Gregory of Tours  

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Train wreck at Montparnasse (October 22, 1895) by Studio Lévy and Sons.
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Train wreck at Montparnasse (October 22, 1895) by Studio Lévy and Sons.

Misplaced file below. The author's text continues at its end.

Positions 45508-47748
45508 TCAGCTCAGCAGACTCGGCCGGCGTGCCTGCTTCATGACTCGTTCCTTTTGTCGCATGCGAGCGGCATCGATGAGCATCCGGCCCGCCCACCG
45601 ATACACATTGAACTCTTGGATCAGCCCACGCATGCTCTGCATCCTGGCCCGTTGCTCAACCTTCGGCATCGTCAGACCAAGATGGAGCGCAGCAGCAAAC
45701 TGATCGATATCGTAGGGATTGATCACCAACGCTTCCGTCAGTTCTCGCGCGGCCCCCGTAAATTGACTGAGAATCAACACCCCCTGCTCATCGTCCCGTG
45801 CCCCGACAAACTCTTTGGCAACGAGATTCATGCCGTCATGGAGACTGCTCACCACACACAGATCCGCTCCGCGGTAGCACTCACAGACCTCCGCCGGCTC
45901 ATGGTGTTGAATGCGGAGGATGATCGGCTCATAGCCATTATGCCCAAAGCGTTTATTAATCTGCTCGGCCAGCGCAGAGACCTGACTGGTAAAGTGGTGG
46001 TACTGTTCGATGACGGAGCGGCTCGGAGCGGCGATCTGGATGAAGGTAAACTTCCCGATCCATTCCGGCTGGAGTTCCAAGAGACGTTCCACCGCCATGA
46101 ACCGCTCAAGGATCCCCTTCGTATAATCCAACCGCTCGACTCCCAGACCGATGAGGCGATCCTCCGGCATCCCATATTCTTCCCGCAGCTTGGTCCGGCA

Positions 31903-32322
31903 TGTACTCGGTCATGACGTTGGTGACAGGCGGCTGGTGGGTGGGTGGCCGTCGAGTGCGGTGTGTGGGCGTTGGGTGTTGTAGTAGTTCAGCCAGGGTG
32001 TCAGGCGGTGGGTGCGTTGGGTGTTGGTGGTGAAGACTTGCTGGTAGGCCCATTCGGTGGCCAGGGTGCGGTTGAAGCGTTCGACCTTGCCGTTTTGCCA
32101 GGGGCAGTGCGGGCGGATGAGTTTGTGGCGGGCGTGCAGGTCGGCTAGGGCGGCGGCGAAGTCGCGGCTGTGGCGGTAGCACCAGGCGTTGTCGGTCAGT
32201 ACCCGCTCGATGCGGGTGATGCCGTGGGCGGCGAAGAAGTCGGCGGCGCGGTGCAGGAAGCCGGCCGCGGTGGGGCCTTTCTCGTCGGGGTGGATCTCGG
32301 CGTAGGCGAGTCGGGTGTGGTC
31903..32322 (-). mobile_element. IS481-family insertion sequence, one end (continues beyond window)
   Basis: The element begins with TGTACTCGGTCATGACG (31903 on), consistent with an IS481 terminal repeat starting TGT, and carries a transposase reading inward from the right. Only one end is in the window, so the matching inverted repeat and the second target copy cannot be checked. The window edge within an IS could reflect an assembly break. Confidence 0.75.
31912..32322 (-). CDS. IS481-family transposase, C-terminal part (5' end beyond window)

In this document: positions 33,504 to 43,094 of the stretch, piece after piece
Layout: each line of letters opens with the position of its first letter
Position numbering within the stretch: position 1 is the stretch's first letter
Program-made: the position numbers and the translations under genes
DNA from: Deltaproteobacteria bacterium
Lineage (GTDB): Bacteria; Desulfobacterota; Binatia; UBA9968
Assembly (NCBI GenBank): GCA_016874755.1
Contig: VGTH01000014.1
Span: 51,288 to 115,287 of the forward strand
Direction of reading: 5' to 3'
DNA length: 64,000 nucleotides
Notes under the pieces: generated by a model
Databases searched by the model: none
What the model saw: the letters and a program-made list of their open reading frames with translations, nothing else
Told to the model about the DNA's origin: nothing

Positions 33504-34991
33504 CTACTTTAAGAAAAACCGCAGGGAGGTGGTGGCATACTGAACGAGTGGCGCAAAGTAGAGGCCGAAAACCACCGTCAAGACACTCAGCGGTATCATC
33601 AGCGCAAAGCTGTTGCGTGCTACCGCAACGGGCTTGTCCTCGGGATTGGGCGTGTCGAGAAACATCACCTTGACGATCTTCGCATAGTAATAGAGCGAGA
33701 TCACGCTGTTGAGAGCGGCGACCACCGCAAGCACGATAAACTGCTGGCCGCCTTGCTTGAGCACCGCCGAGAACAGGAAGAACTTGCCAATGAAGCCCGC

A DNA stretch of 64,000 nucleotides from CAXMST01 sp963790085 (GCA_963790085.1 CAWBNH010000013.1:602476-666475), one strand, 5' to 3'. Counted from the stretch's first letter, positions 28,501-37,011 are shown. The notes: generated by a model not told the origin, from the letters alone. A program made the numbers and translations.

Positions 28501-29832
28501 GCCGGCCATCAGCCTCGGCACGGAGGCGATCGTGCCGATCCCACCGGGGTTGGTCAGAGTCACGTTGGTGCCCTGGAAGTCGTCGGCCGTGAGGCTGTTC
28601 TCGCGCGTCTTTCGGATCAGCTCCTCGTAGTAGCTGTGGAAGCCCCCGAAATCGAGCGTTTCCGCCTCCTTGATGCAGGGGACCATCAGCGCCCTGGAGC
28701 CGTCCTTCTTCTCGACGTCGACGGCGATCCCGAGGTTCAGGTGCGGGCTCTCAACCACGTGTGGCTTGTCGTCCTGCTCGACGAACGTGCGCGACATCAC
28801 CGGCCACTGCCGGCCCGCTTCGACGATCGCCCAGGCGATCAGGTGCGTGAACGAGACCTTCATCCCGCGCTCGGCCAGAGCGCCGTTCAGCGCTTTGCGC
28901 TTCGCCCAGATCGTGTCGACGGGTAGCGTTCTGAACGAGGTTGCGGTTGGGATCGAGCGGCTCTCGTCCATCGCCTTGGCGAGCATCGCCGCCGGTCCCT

Saint Gregory of Tours (November 30, c. 538 – November 17, 594) was a Gallo-Roman historian and bishop of Tours, which made him a leading prelate of Gaul. He was born Georgius Florentius, later adding the name Gregorius in honour of his maternal great-grandfather. He wrote in an ungrammatical and barbarized style of late Latin; however, it has been argued that this was a deliberate ploy to ensure his works would reach a wide audience. He is the main contemporary source for Merovingian history. His most notable work was his Decem Libri Historiarum or Ten Books of Histories, better known as the Historia Francorum ("History of the Franks"), a title given to it by later chroniclers, but he is also known for his credulous accounts of the miracles of saints, especially four books of the miracles of Martin of Tours. St Martin's tomb was a major draw in the 6th century, and Gregory's writings had the practical aspect of promoting this highly organized devotion.




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